A spiritual work of art emerges from shattered heirlooms

Maharat Ruth Balinsky Friedman points to reeds growing out of the water in the new mural at the mikvah at Ohev Sholom – The National Synagogue.
Maharat Ruth Balinsky Friedman points to reeds growing out of the water in the new mural at the mikvah at Ohev Sholom – The National Synagogue.
Photo by Suzanne Pollak

Pieces of an old seder plate. Chipped Shabbat dishes. Cracked platters from bubbe. Household heirlooms steeped in family memories.

From these shattered pieces a colorful mosaic mural was formed that now graces the entryway of the woman’s side of the mikvah at Ohev Sholom – The National Synagogue in Washington. The mural was dedicated Sunday afternoon.

When Rabbi Barry Freundel, formerly of Kesher Israel, surreptitiously videotaped dozens of women as they prepared to use the Jewish ritual bath at the National Capital Mikvah in Georgetown, he damaged the reputation of a ritual that many women already didn’t feel entirely with. (Freundel pleaded guilty to 52 counts of misdemeanor voyeurism in March and was sentenced to 6 1/2 years in jail. He is currently appealing that sentence.)

Using the mikvah “has not been the type of experience we enjoy, and it should be beautiful,” said Rena Fruchter, who spearheaded the art project. Therefore, she suggested a “community building with art” project that would enable women “to own” the mikvah experience, she said.


“We have a broken system. We don’t throw it out. We take the pieces. We put them together and make something beautiful together,” Fruchter said.

The effort was a communal one. Boxes were left at the synagogue front hall for anyone to contribute materials that could be used in the mural.

“We collected a lot, more than we ever ended up using,” said Maharat Ruth Balinsky Friedman, who is known as “Maharat Ruth” at Ohev Sholom.

The new mural features women dancing, new moons, water, reeds and the words from Isaiah 12:3, in both English and Hebrew, “Joyfully shall you draw water from the fountains of redemption.”

The mural-building workshops were joyful as well.  Participants enjoyed margaritas and mojitos on Saturday evenings as they created the mural. On Sunday mornings, mothers and daughters contributed their talents.

“Women came and hung out. They got to know each other,” said Friedman. The women took the mikvah space defined it and demystified it, she said.

Fruchter, who also helped create a mosaic mural at Melvin J. Berman Hebrew Academy in Rockville, brainstormed with a group of women to come up with the mural’s design. “We came up with different images. We came up with the new moon, which is a woman’s holiday, and pomegranates,” she said.

“It’s not necessarily about fertility, but [that theme] is there,” she added.

She then collaborated with Arturo Ho, a Silver Spring artist who also helped design the mural at Berman Academy. The pair decided to include a “[Vincent] Van Gogh kind of swirl in the background,” Fruchter said.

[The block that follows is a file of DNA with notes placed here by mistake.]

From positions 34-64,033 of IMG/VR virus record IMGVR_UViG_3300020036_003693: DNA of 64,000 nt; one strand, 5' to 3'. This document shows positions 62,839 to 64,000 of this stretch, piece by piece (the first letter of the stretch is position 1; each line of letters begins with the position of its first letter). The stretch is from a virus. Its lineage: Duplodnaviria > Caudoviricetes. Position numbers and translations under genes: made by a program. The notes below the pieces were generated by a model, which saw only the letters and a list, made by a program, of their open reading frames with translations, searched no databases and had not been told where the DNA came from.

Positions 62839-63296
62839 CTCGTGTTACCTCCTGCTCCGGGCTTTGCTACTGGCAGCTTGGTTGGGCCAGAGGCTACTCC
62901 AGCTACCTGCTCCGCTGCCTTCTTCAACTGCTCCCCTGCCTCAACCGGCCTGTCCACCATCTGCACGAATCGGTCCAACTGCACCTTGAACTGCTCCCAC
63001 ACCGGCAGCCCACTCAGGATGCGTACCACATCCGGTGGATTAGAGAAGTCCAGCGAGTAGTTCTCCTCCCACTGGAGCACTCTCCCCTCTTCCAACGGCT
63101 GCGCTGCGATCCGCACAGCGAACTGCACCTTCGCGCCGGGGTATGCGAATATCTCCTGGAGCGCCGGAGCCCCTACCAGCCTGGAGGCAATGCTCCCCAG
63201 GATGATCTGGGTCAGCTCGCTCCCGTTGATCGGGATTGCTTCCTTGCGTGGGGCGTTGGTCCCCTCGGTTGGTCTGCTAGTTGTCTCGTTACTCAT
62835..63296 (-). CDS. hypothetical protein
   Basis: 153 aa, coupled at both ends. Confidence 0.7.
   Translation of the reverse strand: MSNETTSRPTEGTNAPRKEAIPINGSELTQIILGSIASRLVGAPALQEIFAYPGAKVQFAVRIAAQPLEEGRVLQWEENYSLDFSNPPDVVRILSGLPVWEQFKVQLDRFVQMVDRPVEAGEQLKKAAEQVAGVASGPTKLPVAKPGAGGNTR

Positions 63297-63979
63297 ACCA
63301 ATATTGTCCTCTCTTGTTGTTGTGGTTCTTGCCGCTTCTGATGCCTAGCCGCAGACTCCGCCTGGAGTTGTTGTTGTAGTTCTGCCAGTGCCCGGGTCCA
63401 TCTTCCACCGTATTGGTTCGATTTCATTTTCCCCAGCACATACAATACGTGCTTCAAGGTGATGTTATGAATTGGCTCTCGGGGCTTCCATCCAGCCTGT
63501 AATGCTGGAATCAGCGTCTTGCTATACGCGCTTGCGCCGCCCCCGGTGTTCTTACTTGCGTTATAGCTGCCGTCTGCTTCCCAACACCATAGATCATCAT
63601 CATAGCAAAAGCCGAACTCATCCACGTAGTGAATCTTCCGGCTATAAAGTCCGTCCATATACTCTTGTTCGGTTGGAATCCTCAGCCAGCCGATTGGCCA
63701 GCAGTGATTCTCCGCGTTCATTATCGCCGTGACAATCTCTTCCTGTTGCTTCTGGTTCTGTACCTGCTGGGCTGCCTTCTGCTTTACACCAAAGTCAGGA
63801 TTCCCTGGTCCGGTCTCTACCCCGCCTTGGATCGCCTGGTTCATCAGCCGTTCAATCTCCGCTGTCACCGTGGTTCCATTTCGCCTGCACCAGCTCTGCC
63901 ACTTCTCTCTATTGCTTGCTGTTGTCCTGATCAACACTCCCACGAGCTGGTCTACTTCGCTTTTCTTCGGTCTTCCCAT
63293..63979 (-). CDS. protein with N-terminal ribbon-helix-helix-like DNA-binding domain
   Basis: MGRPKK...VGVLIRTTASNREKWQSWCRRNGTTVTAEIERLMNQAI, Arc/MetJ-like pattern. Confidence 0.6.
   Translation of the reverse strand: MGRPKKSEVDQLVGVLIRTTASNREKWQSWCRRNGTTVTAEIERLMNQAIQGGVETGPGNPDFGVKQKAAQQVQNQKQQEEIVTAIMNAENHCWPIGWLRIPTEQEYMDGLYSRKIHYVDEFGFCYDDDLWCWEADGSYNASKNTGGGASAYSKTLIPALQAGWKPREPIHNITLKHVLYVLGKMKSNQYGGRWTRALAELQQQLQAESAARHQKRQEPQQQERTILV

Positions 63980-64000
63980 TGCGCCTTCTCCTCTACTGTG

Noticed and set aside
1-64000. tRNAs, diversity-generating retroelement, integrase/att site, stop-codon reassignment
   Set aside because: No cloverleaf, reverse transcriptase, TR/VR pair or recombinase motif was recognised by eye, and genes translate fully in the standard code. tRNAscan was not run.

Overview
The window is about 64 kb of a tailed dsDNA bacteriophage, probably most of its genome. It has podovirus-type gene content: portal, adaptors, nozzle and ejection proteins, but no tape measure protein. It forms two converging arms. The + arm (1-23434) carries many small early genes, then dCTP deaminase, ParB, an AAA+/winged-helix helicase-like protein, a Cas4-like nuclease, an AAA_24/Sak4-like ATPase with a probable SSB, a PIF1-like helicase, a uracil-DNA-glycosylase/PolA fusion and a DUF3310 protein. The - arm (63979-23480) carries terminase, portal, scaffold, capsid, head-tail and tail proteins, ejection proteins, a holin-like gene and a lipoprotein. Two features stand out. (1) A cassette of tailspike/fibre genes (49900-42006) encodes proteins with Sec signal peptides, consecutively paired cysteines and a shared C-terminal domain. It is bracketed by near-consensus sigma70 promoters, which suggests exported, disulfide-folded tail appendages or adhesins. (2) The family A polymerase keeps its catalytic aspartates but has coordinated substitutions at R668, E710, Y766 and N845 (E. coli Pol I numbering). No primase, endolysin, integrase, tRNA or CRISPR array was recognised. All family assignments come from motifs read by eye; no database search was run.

The participants broke the gathered glass, using a mallet to shatter it into pieces and special tools to cut it. They also sorted the pieces by colors.

Next came gluing the pieces where they belonged. Lastly, they grouted and polished it, she said.

About 60 people participated throughout the process.

One participant, Washingtonian Ariele Mortkowitz, brought both her mother and oldest daughter, who is six, to some of the events.

For some of the participants, the project gave them “something they could own, something they could feel part of.” For others, it helped them work on their apprehensions and questions, allowing them to take “something shattered [and] make something whole,” she said.

Before moving near Ohev Sholom, Mortkowitz had used the National Capital Mikvah, which is located next to Kesher Israel. “The Kesher mikvah is near and dear to me. I still have friends there,” she said.

Mortkowitz hopes to get involved in other events which would be attended by women at Kesher Israel and Silver Spring-area synagogues together.

“There is a need and desire for everyone to help lift everyone up,” she said.

“Freundel was a big blow around mikvahs in general, and this could make it a better experience,” she said.

Kesher Israel president Elanit Jakabovics said she would be interested in possible joint projects, adding that Freundel’s voyeurism affected many people, “not just users at the National Capital Mikvah, but also [people in] Washington, D.C., and around the world.”

She praised the creation of the mural at Ohev Sholom’s mikvah. “I strongly support anything that helps the healing,” she said. “You know the pain is never going to go away.”

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  1. This is such a beautiful work of art. I love that it was created from items that had so much meaning. It was interesting to learn that this piece was created as a way for women to take ownership of their spirituality and their worship. Thank you for sharing this.


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